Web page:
Missing from this proposal -- at least at this point -- is a federal jobs program. Its got tax credits for small businesses, infrastructure and transportation money, more bailouts for the state (without addressing the underlying problems that produce those budget crises) and a little more money for green investments. It's the last proposal, done on the cheap, minus the bank bailouts and without using up all of the available TARP money.
      •  We'll have to wait until tomorrow (3+ / 0-)
        Recommended by:
        Maimonides, Diogenes2008, sulthernao

        to see what he proposes.  $200 Billion is a lot of money though, we'll just have to see what the President has to say.

        Let's remember that we should care about people even after they're born. - A. Grayson

        by IL JimP on Mon Dec 07, 2009 at 11:31:17 AM PST

        [ Parent ]

        •  Indeed, (1+ / 0-)
          Recommended by:
          Brooke In Seattle

          but the early reports aren't very good. If a big jobs program were coming down the pike, you'd see the advance men out there softening up the audience for the big pitch. Instead all the buzz is about tax credits and small business grants. Yet another round of trickle-down economic solutions. A federal jobs program is -- thus far -- notable by its absence.

    •  I'll believe (1+ / 0-)
      Recommended by:
      Brooke In Seattle

      it's not more money for the wealthy in some oblique fashion when I see it. (See my comment below.)

      "'club America salutes you' says the girl on the door/we accept all major lies, we love any kind of war"--The Cure, "Club America"

      by Wheever on Mon Dec 07, 2009 at 11:33:46 AM PST

      [ Parent ]

  •  Read this: Grad student paying for Duke (0+ / 0-)

    Univ. grad school, living in a van on campus.

    http://www.salon.com/...

  •  Excellent post... (2+ / 0-)
    Recommended by:
    Brooke In Seattle, greengemini

    ...could use a little clean-up in the first half (some redundant paragraphs); but, overall, a great job.

    Especially like this 'graph...

    If these ideas are the best Obama's brain trust has to offer 27 million unemployed, underemployed and utterly defeated workers, then he needs new economic advisors. He may need them anyway. This country cannot survive another administration dominated by those who believe trickle-down economics will solve the job crisis or repair our devastated economy. Nor can we afford to be ruled by a class of people that think it’s okay to leave that many people out in the cold and wait for the status-quo economy to return.

    "I always thought if you worked hard enough and tried hard enough, things would work out. I was wrong." --Katharine Graham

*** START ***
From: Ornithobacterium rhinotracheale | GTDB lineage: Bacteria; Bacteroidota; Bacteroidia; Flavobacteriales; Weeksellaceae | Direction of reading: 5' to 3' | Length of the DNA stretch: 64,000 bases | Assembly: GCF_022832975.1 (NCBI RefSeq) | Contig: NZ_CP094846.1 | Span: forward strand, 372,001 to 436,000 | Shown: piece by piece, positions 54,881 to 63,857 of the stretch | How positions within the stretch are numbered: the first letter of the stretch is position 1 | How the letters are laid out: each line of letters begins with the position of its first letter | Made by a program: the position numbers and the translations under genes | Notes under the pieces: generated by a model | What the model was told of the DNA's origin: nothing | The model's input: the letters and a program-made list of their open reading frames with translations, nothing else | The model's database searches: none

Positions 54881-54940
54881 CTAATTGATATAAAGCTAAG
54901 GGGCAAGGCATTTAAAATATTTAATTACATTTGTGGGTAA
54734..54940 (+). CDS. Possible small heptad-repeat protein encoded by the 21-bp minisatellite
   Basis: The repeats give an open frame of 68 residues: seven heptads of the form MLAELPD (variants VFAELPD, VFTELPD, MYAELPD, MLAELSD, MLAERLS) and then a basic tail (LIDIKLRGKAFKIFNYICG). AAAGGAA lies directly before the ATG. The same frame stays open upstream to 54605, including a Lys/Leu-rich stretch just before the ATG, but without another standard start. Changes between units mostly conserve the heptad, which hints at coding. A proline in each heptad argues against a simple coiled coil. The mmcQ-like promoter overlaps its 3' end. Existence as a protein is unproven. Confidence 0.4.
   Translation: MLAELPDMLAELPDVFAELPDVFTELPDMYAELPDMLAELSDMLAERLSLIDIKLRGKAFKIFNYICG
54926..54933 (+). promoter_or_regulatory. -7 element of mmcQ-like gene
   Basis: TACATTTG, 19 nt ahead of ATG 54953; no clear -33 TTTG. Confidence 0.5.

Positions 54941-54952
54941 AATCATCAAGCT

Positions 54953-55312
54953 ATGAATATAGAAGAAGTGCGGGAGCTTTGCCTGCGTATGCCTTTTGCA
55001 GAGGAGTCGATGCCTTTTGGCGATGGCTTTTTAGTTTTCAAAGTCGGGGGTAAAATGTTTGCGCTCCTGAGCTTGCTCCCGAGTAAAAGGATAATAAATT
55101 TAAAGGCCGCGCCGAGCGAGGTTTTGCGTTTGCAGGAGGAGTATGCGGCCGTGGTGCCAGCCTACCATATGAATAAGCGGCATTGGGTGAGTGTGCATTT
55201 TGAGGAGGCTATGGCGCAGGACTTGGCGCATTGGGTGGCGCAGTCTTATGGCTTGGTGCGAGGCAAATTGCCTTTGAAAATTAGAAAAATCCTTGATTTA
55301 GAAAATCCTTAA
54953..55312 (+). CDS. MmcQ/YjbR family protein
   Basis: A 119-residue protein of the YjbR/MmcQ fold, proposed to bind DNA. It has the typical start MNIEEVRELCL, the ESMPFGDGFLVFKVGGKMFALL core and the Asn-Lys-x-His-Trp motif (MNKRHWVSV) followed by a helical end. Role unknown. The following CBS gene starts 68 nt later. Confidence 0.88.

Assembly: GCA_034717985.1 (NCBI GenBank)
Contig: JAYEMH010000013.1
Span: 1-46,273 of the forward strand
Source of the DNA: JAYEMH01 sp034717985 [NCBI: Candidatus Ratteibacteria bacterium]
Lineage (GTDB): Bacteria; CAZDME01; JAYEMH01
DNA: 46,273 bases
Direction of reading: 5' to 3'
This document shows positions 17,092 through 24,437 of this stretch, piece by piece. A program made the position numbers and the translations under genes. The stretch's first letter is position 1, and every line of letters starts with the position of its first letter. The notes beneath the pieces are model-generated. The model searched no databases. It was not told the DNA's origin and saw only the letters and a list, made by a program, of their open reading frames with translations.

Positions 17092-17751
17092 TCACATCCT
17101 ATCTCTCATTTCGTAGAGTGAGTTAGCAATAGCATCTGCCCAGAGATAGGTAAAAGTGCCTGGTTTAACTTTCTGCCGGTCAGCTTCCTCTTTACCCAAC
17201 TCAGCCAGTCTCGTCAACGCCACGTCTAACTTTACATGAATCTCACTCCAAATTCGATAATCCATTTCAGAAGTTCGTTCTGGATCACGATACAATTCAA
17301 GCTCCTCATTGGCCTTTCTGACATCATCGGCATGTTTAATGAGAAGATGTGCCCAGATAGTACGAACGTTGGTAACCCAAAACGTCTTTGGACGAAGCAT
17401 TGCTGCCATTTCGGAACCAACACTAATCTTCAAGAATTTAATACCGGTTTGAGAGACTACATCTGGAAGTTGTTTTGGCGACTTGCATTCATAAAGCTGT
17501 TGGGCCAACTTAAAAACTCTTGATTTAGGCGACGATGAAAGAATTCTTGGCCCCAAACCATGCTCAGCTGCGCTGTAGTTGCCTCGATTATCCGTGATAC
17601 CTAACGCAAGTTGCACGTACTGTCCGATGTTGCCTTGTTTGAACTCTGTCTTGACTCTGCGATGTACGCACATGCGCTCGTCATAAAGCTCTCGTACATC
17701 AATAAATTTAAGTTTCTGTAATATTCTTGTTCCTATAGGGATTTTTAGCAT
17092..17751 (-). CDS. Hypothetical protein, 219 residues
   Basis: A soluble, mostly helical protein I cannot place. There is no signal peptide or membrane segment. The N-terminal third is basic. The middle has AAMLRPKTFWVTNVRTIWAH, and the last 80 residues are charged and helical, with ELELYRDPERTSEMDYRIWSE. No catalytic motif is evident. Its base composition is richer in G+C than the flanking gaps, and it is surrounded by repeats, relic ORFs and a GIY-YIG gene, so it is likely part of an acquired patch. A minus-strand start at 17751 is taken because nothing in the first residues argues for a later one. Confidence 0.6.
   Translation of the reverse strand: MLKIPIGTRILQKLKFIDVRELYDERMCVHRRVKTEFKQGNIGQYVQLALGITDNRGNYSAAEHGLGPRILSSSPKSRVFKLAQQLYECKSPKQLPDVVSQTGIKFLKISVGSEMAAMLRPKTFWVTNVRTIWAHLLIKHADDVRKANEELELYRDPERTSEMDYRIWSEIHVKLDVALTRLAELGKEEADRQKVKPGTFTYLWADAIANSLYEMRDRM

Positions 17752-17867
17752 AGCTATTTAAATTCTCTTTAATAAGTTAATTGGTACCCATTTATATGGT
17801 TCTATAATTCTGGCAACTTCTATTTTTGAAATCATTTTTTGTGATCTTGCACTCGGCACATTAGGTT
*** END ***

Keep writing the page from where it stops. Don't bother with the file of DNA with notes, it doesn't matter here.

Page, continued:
by bobswern on Mon Dec 07, 2009 at 11:26:10 AM PST

  •  At the very least the stimulus should have (3+ / 0-)
    Recommended by:
    greengemini, allergywoman, Tom Taaffe

    included a strong "Buy American" clause. We couldn't even get that passed. To many in congress, even money to be spent on these needed "shovel ready" projects was questioned.

    China initiated a stimulus roughly the same size as ours, and guess what? All the money spent is to go to Chinese corporations in their efforts strengthen its infrastructure.

    I wish that we could get somewhere near your proposal, but it's just a little too common sense for our leaders to get a grip on.

  •   I predict: (3+ / 0-)
    Recommended by:
    Brooke In Seattle, debedb, Tom Taaffe

    In this "jobs bill," "small businesses" will mean big-ass corporations including banks and other financial institutions, oil companies, and federal contractors that are already nursing at the federal teat.

    I have given up hoping that the Obama administration and the Dem congress actually has our backs. They are just further tools of the plutocracy.

    Our "HCR" will be TARP for insurance interests; our "jobs bill" will be TARP for other business interests. Straight from our (empty) pockets to the bank accounts of the wealthiest.

    Perhaps, after all this, minimum wage jobs will be available to help these wealthiest carry their gobs of cash and treasure offshore? Lord knows it would be long-term employment.

    "'club America salutes you' says the girl on the door/we accept all major lies, we love any kind of war"--The Cure, "Club America"

    by Wheever on Mon Dec 07, 2009 at 11:37:50 AM PST

  •  Actually, what Obama needs is a House and (4+ / 0-)
    Recommended by:
    debedb, Hirodog, Nedsdag, LeanneB

    Senate with no Republicans and Blue Dogs. Until that happens, he is going to have to continue to compromise.

  •  Did a bubble just pop, or not? (1+ / 0-)
    Recommended by:
    sulthernao

    There seems to be two conflicting narratives at work:

    1. We have just come out of a bubble of unsustainable debt-driven demand, and expect the economy will subside to a lower equilibrium.
    1. We need to stimulate the economy to maintain near-bubble levels of employment.